Epictetus starts chapter seven with a metaphor about a sailor who chooses to go ashore when his ship makes port. He says a sailor may do a number of things, but that he must always be listening for the captains call to return. And when the call comes, the sailor must be ready to drop everything and return.
Epictetus here refers to the truth that we must be parted from everything. Whether through our death or the death of our loved ones or the decay of what we own or theft we must be parted from everything. If this is outside our control and will happen, then we need to be ready for it to happen. So Epictetus counsels us to be ready to move on without another thought.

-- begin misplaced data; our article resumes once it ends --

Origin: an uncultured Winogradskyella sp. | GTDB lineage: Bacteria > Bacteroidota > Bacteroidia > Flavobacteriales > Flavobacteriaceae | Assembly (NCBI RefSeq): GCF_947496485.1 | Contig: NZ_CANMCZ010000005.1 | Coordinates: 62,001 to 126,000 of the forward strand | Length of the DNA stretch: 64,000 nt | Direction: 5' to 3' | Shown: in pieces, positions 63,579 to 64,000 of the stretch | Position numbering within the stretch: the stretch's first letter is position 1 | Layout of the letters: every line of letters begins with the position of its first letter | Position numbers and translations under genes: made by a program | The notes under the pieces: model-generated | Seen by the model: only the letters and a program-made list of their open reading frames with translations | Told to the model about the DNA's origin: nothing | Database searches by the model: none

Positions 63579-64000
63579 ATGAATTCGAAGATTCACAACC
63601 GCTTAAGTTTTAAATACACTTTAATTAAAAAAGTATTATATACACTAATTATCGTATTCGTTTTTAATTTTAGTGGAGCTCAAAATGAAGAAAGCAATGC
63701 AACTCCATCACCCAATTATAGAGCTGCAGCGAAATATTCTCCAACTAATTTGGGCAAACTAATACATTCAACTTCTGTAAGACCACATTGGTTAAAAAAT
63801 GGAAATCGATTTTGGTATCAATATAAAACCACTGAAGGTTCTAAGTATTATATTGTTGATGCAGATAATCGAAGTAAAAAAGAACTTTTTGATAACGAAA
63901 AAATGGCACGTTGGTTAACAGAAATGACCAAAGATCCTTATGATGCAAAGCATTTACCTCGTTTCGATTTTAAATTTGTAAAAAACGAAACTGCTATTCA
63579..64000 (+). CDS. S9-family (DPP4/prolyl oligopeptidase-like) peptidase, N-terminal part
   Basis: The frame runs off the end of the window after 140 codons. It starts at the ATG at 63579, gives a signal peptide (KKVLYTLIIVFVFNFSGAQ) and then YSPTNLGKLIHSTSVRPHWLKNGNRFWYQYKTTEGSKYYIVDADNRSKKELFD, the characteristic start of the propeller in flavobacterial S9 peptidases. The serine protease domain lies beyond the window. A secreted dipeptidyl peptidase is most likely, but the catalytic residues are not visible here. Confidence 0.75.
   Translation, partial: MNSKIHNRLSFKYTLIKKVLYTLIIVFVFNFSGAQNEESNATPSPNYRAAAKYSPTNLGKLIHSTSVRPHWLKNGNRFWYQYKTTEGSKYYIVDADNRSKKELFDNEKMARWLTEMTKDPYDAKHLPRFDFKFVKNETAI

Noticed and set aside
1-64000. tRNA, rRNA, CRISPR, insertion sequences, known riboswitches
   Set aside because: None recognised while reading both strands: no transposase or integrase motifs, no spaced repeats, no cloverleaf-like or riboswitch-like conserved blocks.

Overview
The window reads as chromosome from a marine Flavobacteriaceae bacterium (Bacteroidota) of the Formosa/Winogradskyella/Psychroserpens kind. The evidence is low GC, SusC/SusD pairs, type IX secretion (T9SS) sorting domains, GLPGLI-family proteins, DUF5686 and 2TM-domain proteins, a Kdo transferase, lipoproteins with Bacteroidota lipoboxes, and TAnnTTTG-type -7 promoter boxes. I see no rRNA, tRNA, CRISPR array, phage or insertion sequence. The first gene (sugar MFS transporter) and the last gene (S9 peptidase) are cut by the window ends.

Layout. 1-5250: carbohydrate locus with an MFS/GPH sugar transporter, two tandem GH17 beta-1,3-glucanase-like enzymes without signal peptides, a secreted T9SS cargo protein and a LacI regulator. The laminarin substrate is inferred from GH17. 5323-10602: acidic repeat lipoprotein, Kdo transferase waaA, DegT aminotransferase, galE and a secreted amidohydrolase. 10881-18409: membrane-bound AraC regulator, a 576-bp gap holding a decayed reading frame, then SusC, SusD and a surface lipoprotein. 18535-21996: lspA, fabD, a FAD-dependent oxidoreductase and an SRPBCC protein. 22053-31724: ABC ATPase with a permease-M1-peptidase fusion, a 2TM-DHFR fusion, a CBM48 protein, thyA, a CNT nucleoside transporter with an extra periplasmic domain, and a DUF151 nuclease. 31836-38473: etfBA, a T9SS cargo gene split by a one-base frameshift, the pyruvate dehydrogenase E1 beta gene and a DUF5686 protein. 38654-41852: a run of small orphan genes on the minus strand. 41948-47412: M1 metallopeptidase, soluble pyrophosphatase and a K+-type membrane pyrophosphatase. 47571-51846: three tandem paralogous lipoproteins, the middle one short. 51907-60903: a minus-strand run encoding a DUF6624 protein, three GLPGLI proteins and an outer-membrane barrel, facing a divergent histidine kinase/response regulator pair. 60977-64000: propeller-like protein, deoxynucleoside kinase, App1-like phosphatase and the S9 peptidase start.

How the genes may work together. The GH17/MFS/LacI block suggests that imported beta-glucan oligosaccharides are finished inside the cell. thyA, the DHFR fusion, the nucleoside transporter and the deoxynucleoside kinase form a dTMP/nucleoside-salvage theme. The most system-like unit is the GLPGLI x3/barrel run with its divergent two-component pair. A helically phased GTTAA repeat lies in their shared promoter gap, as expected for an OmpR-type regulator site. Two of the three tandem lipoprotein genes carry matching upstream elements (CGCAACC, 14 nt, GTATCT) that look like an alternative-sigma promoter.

This sounds harsh to many, as if the ability to move on after the death of a loved one means we didn't love them. But what benefit does it give to our loved one if we cannot move on after they are dead? Nothing. Furthermore, an inability to move on after the death of someone close to us suggests that we were attached to them in an unhealthy way. No stoic that I have read suggests in the least that we shouldn't love our spouses and children. But this doesn't meant that we have to base our happiness on them, for ultimately they are outside of our control. And when we are ready to be parted when fate comes knocking, we are ready to love freely.